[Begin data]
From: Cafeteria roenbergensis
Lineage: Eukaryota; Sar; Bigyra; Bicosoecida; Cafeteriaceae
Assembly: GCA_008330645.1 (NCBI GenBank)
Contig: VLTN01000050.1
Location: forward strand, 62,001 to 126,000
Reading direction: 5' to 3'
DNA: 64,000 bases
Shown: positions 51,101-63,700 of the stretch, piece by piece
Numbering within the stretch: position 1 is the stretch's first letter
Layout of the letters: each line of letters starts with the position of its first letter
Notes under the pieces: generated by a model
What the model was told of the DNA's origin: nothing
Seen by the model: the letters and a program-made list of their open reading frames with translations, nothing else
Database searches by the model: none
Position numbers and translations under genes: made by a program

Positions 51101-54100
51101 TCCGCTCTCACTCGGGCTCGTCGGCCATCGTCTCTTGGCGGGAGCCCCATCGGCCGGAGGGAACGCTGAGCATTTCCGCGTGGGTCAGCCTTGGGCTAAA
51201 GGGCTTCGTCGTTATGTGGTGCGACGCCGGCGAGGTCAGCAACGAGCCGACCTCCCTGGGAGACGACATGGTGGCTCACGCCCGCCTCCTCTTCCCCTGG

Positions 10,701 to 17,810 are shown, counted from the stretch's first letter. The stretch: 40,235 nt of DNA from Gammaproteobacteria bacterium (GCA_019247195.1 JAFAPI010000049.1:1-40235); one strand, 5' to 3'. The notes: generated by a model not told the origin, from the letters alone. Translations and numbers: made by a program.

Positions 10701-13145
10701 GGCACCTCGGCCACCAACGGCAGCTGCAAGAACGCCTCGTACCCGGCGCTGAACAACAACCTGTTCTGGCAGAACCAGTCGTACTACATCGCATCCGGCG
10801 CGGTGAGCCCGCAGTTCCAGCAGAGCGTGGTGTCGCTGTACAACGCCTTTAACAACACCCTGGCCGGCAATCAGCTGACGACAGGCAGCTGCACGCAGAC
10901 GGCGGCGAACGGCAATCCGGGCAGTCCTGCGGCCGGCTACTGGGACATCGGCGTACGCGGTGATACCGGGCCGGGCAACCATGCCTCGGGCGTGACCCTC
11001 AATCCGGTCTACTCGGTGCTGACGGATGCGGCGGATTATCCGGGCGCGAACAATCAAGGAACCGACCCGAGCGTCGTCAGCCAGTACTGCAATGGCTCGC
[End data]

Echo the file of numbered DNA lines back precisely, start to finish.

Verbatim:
From: Cafeteria roenbergensis
Lineage: Eukaryota; Sar; Bigyra; Bicosoecida; Cafeteriaceae
Assembly: GCA_008330645.1 (NCBI GenBank)
Contig: VLTN01000050.1
Location: forward strand, 62,001 to 126,000
Reading direction: 5' to 3'
DNA: 64,000 bases
Shown: positions 51,101-63,700 of the stretch, piece by piece
Numbering within the stretch: position 1 is the stretch's first letter
Layout of the letters: each line of letters starts with the position of its first letter
Notes under the pieces: generated by a model
What the model was told of the DNA's origin: nothing
Seen by the model: the letters and a program-made list of their open reading frames with translations, nothing else
Database searches by the model: none
Position numbers and translations under genes: made by a program

Positions 51101-54100
51101 TCCGCTCTCACTCGGGCTCGTCGGCCATCGTCTCTTGGCGGGAGCCCCATCGGCCGGAGGGAACGCTGAGCATTTCCGCGTGGGTCAGCCTTGGGCTAAA
51201 GGGCTTCGTCGTTATGTGGTGCGACGCCGGCGAGGTCAGCAACGAGCCGACCTCCCTGGGAGACGACATGGTGGCTCACGCCCGCCTCCTCTTCCCCTGG

Positions 10,701 to 17,810 are shown, counted from the stretch's first letter. The stretch: 40,235 nt of DNA from Gammaproteobacteria bacterium (GCA_019247195.1 JAFAPI010000049.1:1-40235); one strand, 5' to 3'. The notes: generated by a model not told the origin, from the letters alone. Translations and numbers: made by a program.

Positions 10701-13145
10701 GGCACCTCGGCCACCAACGGCAGCTGCAAGAACGCCTCGTACCCGGCGCTGAACAACAACCTGTTCTGGCAGAACCAGTCGTACTACATCGCATCCGGCG
10801 CGGTGAGCCCGCAGTTCCAGCAGAGCGTGGTGTCGCTGTACAACGCCTTTAACAACACCCTGGCCGGCAATCAGCTGACGACAGGCAGCTGCACGCAGAC
10901 GGCGGCGAACGGCAATCCGGGCAGTCCTGCGGCCGGCTACTGGGACATCGGCGTACGCGGTGATACCGGGCCGGGCAACCATGCCTCGGGCGTGACCCTC
11001 AATCCGGTCTACTCGGTGCTGACGGATGCGGCGGATTATCCGGGCGCGAACAATCAAGGAACCGACCCGAGCGTCGTCAGCCAGTACTGCAATGGCTCGC